Kerry Enjoys Post-Debate Bounce in Iowa Electronic Markets
The IEM market, designed to predict who will get the largest share of the popular vote, still had George W. Bush leading at 62 cents, and Kerry trailing at 38 cents on Friday. But on Tuesday, the Bush contract had been trading at 70 cents, while Kerry was at 30 cents, so debate performance apparently influenced IEM traders' beliefs, said Joyce Berg, IEM co-director and associate professor of accounting at the University of Iowa.
"Trading volume was extremely high over the last few days, indicating that traders see the debates as providing new information about the candidates," Berg added.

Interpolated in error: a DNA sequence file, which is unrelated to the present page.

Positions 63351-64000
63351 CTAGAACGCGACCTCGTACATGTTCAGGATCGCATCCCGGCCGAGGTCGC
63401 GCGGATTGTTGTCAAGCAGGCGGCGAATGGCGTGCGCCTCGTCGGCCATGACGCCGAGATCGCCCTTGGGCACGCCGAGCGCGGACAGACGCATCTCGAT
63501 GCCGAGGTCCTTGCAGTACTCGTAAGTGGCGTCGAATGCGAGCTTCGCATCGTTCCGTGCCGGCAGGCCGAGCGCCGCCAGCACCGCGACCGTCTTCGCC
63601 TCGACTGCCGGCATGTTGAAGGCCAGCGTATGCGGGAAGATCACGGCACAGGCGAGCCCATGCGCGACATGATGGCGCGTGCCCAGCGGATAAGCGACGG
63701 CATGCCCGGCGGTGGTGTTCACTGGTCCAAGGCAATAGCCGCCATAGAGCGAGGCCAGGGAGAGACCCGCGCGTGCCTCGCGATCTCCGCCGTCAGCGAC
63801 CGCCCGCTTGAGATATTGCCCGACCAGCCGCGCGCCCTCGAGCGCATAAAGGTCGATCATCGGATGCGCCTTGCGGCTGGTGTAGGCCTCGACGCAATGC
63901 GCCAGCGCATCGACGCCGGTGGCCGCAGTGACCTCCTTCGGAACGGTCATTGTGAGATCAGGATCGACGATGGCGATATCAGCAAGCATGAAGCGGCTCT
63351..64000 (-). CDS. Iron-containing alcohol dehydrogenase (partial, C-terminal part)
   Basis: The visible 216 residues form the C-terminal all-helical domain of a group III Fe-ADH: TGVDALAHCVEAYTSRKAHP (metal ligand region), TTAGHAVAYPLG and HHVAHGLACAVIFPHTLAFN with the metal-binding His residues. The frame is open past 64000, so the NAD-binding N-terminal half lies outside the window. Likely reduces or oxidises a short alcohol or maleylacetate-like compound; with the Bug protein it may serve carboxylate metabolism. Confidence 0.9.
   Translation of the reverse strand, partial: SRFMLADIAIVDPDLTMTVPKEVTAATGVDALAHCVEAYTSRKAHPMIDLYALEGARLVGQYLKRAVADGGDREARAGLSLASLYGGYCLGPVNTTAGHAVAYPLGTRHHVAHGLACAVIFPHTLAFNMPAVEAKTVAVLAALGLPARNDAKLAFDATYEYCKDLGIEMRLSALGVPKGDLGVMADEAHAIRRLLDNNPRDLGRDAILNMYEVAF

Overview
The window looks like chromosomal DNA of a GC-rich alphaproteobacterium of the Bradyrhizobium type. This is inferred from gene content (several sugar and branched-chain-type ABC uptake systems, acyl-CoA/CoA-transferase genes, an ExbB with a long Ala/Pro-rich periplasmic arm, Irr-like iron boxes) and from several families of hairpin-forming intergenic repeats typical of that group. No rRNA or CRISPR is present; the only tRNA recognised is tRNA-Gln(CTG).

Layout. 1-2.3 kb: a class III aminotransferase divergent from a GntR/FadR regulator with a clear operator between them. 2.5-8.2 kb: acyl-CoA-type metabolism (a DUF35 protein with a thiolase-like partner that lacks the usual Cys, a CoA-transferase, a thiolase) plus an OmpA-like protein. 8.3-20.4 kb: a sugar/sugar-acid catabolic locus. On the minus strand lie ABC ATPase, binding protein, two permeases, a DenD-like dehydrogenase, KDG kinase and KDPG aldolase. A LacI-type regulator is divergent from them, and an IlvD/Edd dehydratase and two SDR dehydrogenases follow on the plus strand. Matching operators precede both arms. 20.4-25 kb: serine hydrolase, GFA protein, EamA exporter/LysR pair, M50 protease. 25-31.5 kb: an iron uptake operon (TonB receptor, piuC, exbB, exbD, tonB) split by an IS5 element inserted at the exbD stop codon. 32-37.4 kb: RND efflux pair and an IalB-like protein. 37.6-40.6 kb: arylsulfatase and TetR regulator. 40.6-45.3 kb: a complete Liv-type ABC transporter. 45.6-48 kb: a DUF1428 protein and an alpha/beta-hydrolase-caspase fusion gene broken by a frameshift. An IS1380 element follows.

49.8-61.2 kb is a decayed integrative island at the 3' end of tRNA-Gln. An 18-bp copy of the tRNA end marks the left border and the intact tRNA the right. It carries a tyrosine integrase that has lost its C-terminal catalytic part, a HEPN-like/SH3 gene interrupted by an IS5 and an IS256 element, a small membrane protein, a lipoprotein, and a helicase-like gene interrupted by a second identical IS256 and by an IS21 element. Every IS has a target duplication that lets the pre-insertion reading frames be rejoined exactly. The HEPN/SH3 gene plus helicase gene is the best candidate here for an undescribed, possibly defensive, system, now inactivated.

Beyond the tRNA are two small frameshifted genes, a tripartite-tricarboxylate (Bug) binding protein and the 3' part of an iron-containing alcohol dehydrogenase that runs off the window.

Operated as a research and teaching tool by six professors at the University of Iowa's Henry B. Tippie College of Business, the IEM is a real-money, web-based futures market. For an investment of as little as $5 or as much as $500, anyone can buy futures contracts based on the outcome of the 2004 presidential election.
Started during the 1988 U.S. presidential election, the IEM has established a reputation for forecasting election results with great accuracy. It has predicted the outcome of the popular vote with an average prediction error of 1.37 percent. Research has shown that the IEM is about twice as accurate as polls conducted before presidential elections.
To date, approximately 2,900 traders have invested $300,000 in the Iowa political markets. The volume in the IEM winner-takes-all futures during August and September has been three times what it was in the 2000 election, according to IEM directors.
Contact: George McCrory, UI News Service, 319-384-0012